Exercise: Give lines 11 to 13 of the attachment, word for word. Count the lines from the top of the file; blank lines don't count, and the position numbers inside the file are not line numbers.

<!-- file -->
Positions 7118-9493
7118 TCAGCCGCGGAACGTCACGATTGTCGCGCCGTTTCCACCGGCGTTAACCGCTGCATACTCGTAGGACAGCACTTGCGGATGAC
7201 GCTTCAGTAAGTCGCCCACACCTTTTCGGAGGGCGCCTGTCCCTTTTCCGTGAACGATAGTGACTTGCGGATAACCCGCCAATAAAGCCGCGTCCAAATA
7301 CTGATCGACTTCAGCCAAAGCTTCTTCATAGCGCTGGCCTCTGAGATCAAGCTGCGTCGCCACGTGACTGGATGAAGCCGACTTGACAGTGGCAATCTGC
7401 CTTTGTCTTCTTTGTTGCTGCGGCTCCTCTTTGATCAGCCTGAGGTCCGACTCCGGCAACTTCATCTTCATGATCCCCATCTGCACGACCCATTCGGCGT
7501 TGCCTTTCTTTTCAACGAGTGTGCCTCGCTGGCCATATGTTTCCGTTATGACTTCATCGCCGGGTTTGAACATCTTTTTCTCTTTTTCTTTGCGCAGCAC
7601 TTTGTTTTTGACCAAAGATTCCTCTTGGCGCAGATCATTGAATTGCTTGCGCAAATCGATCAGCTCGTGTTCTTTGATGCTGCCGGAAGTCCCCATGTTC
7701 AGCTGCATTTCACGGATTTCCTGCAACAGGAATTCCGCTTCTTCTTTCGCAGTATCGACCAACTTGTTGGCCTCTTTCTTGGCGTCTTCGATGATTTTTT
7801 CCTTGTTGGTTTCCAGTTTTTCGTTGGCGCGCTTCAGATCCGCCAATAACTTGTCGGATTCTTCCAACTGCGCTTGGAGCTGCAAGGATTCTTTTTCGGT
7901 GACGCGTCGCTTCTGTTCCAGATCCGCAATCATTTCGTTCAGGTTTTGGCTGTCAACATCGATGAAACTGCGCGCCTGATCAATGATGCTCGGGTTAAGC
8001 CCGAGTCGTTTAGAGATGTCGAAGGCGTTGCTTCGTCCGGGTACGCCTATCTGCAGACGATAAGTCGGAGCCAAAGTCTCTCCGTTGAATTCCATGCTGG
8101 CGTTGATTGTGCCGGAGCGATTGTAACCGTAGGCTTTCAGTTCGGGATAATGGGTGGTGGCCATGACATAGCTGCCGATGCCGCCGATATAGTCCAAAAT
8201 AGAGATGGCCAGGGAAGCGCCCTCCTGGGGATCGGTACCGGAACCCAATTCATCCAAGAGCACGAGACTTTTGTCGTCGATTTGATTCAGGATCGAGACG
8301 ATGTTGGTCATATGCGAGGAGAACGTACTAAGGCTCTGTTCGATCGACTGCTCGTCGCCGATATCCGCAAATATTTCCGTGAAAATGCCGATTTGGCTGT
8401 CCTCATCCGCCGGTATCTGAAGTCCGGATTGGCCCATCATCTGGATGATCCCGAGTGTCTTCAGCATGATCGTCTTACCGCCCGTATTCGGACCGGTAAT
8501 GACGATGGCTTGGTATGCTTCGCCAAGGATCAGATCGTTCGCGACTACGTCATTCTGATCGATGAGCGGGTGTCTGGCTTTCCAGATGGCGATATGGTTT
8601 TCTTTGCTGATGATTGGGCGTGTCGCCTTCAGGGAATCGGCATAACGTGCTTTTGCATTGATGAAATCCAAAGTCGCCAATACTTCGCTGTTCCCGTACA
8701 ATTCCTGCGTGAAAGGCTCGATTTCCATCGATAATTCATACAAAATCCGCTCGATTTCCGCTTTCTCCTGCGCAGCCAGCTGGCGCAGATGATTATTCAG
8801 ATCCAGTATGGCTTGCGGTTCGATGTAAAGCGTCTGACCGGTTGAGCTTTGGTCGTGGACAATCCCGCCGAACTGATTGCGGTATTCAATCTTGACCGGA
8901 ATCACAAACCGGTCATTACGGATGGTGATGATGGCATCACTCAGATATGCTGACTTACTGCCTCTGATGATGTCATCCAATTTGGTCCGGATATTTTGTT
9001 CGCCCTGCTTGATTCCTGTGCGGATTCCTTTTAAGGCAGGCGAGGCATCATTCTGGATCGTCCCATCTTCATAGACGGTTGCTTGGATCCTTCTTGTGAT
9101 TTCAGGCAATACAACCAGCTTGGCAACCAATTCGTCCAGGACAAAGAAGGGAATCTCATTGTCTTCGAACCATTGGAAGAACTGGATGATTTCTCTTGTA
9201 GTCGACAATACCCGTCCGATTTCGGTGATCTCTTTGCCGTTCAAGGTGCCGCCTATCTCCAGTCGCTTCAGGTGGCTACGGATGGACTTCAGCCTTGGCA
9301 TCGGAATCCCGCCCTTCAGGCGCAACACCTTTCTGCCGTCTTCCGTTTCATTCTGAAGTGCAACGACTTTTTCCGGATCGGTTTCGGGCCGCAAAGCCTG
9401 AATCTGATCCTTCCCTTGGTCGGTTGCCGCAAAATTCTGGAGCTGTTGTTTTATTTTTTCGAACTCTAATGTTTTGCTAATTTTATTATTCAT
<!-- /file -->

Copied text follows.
8001 CCGAGTCGTTTAGAGATGTCGAAGGCGTTGCTTCGTCCGGGTACGCCTATCTGCAGACGATAAGTCGGAGCCAAAGTCTCTCCGTTGAATTCCATGCTGG
8101 CGTTGATTGTGCCGGAGCGATTGTAACCGTAGGCTTTCAGTTCGGGATAATGGGTGGTGGCCATGACATAGCTGCCGATGCCGCCGATATAGTCCAAAAT
8201 AGAGATGGCCAGGGAAGCGCCCTCCTGGGGATCGGTACCGGAACCCAATTCATCCAAGAGCACGAGACTTTTGTCGTCGATTTGATTCAGGATCGAGACG